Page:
Trustees still intend to meet and wield their authority, but Gearing now has the ability to make certain decisions in the event of an emergency when there is not enough time to call a board meeting.
During the 64-minute meeting broadcast live online, Gearing gave the trustees an update on the district, county, state and federal responses to coronavirus before trustees discussed and voted on the resolution.
The resolution gives Gearing the authority to:
- act in the place of the board to make all decisions regarding payment of employees during the school closure
- decide the amount of compensation of exempt and non-exempt employees during the closure
- add instructional hours and days to the 2019-2020 school calendar
- create guidelines regarding absences, leave time, leave days and compensation of employees who may be quarantined due to coronavirus
- seek necessary waivers from the Texas Education Agency for missed days or low attendance
- declare a catastrophe and temporarily suspend the Texas Public Information Act
- solicit, negotiate and enact contracts to protect property of LISD, as well as personal property, in order to protect students and staff
- apply for other waivers approved by state and national authorities, and
- contract and expend funds on crisis communication assistance.
Responding to trustee Aaron Johnson’s questions, Gearing said his new authority would only be used if a regularly scheduled or emergency meeting could not happen in time to address a particular crisis.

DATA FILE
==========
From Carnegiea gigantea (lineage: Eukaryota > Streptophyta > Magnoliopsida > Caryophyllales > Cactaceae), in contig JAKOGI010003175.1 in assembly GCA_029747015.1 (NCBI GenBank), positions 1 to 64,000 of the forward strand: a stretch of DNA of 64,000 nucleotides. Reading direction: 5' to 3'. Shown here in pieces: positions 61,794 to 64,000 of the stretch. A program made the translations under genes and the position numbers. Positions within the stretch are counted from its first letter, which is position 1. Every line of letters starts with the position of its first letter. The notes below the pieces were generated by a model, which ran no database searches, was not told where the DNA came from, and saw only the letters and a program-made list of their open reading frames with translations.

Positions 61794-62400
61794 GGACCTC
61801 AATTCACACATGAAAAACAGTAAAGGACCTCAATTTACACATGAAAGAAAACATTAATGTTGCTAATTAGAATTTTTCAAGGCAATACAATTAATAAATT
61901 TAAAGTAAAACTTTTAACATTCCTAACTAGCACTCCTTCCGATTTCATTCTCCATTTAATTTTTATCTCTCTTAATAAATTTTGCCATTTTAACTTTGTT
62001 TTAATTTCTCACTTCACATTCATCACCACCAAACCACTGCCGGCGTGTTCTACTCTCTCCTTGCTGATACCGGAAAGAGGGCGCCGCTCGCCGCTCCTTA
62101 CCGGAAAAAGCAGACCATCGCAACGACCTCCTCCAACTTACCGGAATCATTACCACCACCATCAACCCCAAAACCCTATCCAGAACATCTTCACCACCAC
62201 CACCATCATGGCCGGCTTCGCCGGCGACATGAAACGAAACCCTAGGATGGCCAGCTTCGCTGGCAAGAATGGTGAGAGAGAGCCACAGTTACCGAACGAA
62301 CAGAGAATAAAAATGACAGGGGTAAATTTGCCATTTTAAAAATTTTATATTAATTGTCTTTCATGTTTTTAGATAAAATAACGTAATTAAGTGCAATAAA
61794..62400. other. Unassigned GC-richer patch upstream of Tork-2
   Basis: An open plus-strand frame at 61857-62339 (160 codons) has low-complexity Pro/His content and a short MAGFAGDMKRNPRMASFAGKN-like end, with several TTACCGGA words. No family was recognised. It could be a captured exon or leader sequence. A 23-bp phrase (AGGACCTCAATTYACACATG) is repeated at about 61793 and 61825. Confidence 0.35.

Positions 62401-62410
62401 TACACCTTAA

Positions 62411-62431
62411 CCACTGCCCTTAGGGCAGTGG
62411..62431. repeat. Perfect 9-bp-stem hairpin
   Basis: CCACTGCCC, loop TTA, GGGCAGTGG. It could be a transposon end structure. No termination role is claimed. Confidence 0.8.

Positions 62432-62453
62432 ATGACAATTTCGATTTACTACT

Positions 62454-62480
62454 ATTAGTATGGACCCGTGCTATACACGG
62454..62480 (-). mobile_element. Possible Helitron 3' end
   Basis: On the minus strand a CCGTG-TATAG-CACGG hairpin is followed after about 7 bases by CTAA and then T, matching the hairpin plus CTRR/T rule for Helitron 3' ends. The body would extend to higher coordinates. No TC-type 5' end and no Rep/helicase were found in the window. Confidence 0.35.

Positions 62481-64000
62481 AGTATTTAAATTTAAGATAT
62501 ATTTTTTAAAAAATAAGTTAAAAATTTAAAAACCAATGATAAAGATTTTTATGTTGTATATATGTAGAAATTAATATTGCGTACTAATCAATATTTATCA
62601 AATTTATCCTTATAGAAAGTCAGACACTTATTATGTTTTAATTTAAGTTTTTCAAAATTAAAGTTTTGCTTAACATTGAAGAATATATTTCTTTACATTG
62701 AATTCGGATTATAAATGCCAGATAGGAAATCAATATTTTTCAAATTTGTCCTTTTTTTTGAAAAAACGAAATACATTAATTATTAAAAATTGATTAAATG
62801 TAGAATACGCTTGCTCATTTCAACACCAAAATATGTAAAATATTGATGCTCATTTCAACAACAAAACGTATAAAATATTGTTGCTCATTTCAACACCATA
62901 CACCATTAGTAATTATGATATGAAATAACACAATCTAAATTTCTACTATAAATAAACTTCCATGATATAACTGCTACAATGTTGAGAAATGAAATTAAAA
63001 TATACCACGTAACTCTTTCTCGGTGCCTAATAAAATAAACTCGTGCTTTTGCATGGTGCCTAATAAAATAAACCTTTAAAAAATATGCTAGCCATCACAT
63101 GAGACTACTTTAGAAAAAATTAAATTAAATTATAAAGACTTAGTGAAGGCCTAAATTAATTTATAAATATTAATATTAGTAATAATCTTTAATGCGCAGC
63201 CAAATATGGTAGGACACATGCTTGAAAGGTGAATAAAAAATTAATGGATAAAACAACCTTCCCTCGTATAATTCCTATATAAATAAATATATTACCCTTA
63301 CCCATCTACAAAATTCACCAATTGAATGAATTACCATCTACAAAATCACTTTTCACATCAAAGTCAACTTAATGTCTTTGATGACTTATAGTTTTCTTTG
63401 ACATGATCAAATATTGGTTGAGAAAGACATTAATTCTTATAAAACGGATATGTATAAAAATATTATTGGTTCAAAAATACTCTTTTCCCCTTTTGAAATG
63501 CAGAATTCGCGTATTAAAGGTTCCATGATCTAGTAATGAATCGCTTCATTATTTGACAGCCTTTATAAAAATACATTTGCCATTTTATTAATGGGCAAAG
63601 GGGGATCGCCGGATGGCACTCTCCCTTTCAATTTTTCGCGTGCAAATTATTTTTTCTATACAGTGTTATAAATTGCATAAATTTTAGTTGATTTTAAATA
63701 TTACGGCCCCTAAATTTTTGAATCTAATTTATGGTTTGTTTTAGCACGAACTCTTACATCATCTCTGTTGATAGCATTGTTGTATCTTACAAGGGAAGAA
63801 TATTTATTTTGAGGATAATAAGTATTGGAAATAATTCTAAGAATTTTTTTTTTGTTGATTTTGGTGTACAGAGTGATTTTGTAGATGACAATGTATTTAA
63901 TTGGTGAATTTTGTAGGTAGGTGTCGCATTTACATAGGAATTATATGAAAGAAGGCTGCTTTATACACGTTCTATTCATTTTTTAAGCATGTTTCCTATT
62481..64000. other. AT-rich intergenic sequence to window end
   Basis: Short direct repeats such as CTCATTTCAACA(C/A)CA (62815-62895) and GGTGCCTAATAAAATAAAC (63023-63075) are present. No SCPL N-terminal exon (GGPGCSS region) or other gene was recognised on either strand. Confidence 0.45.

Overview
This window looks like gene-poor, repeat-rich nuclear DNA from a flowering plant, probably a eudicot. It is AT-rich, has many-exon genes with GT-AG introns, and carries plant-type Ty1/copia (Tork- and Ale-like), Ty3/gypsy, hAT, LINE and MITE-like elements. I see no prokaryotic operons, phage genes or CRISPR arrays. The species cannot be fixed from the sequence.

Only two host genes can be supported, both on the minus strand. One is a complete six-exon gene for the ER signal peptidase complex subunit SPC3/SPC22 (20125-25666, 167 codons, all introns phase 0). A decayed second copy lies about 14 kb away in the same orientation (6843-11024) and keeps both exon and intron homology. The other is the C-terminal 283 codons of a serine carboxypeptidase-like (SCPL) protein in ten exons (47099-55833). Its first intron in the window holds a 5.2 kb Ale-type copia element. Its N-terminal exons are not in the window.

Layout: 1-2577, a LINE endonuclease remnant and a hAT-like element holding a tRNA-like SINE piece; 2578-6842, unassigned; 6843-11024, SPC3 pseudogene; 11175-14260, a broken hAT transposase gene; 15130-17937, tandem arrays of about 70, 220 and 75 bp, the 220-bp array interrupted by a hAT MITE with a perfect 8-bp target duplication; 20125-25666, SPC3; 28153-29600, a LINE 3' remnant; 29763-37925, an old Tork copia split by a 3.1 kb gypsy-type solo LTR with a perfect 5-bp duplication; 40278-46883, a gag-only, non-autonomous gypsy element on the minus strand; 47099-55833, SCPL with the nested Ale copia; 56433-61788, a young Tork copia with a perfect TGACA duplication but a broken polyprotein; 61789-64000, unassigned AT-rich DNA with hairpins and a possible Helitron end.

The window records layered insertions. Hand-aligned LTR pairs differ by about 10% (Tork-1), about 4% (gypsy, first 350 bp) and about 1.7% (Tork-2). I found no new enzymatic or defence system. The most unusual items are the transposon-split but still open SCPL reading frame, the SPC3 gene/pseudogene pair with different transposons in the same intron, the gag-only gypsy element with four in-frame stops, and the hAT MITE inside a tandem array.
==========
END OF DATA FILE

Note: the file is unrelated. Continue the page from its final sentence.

Trustee Jim Mackay asked CFO Elaine Cogburn how the added expenses would be tracked and funded. Cogburn said surplus funds in the budget would probably pay for the two-week closure, but there may need to be a budget amendment to allocate more funds “if the closure goes beyond two weeks.” Spending would be tracked by either creating a separate fund or an account code.
Public notice was given one hour before the meeting, which was broadcast live on the LISD website and involved trustees, Gearing and senior staff linked by video from different locations.
On March 16, Gov. Greg Abbott suspended part of the Texas Open Meetings Act, which guarantees public access to and participation at government meetings. The requirement that governments provide a physical meeting space where people can watch and interact has been suspended.
Government bodies still need to provide a 72-hour notice for meetings unless it is deemed an emergency meeting, when the window winnows to one hour, according to LISD spokesperson Corey Ryan.
LISD’s next regularly scheduled meeting March 26 may be conducted online as well, Gearing said.